“But there’s much more to snow that a locked room. Snow reduces the landscape to its essential components - the lane, the old house, the stream, the village church, with none of that annoying ‘noise’ in between. It reduces the real world, the real landscape to a real-life map, a plan - and we all know that at the heart of a really good puzzle of the Golden Age, or indeed any other age, we’ll find a diagram, or a map, so that we the reader can puzzle along with the sleuth or the puzzle-setter. It’s almost as if snow gives us a chance to see the world more clearly: still, crisp, and without those annoying grey-areas that can make real life so complex and difficult.
  “And of course, every time a real-live person sets out across this landscape they are forced to leave those comforting footsteps behind.
  “It’s a world where everyone leaves a trail, and in a world fascinated with forensic science, and the certainties it seems to promise, this is deeply reassuring. And talking of reassurance snow also takes us back to our childhoods - to Christmas, to comfortable log fires, and the warmth of families real and imagined.
  “While I’m happy - in fact proud - to follow in these snowy footsteps of the Golden Age of crime writers, I hope my book is a very contemporary take on an old theme. There’s nothing cosy about the world inhabited by my hero - DI Peter Shaw, and his side-kick DS George Valentine. The book’s set along the North Norfolk Coast - the modern-day home to the Chelsea-set, up from London for some bracing sea air. But Shaw is based in Kings Lynn, just along the coast, and despite its medieval heart that’s a town with enough modern problems to put it alongside any of Britain’s smouldering inner cities. But given the increasing rarity of real-life snow, can I ever get away again with a snow-bound locked room mystery ? Not every time, certainly, but yes - literature has a way of commanding the forces of nature to its needs. Thunder and lightning strike more often on the printed page, or on Shakespeare’s stage, than in any real life.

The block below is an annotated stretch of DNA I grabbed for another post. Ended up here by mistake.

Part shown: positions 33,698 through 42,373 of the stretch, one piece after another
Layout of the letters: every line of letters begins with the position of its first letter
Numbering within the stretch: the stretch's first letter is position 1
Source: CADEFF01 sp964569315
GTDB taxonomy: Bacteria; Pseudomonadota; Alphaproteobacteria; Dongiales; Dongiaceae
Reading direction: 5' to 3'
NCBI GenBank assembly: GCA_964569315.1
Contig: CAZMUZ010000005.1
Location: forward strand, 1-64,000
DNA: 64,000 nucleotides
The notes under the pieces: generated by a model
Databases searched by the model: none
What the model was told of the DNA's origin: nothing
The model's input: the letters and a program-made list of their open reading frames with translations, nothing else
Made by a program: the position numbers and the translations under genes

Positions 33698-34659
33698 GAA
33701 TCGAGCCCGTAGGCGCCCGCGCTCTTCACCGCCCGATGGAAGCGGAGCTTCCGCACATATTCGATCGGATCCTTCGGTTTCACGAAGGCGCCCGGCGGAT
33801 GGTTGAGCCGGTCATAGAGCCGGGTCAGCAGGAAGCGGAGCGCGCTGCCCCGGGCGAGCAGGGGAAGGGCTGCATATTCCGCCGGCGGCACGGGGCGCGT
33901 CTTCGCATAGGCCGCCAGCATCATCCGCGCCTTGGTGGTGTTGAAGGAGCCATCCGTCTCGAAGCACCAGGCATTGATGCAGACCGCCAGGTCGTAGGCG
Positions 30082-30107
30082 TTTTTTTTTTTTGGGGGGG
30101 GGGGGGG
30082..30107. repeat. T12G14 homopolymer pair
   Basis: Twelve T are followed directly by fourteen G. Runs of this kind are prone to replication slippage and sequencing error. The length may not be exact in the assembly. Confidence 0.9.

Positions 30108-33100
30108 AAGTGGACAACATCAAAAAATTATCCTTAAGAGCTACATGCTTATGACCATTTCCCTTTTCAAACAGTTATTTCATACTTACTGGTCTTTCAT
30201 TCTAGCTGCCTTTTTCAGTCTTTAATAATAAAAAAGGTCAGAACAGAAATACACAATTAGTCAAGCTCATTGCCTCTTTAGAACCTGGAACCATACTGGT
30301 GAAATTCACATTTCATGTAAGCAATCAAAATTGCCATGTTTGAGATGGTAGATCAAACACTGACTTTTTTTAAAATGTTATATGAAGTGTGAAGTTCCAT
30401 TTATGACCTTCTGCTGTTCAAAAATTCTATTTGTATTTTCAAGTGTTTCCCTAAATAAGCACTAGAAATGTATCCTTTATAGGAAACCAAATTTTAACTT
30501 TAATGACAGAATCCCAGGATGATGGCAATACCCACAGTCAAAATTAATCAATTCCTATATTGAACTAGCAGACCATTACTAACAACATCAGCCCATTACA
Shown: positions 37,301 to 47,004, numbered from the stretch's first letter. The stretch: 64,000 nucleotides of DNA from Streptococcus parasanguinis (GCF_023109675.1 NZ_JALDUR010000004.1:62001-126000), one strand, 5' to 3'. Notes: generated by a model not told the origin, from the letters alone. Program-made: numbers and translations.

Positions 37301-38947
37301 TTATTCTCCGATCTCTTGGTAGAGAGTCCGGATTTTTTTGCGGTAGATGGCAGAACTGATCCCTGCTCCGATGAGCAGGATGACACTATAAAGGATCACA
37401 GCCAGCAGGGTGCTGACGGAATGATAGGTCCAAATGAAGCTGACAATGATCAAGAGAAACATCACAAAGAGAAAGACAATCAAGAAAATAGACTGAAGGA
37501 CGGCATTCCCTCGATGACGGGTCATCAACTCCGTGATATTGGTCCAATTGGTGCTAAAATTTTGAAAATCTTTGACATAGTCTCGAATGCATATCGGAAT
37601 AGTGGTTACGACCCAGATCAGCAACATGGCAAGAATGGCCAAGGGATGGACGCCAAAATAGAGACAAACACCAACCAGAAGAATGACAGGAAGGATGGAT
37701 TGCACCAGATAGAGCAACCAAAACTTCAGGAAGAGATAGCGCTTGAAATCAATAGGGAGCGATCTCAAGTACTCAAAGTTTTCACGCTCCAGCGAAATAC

“That’s what literature and drama do best - distil the best, most exciting, most curious aspects of everyday life into a pocket-sized world crammed with excitement. So unless snow becomes just a folk memory, I’ll always be able to enjoy it’s criminal possibilities.” – Jim Kelly

Friday, February 6, 2009

Books And The Stealing Thereof

A nice little piece in the Times this morning, about books and the stealing thereof (possible chief culprit, pictured right). Quoth the Times-ish person: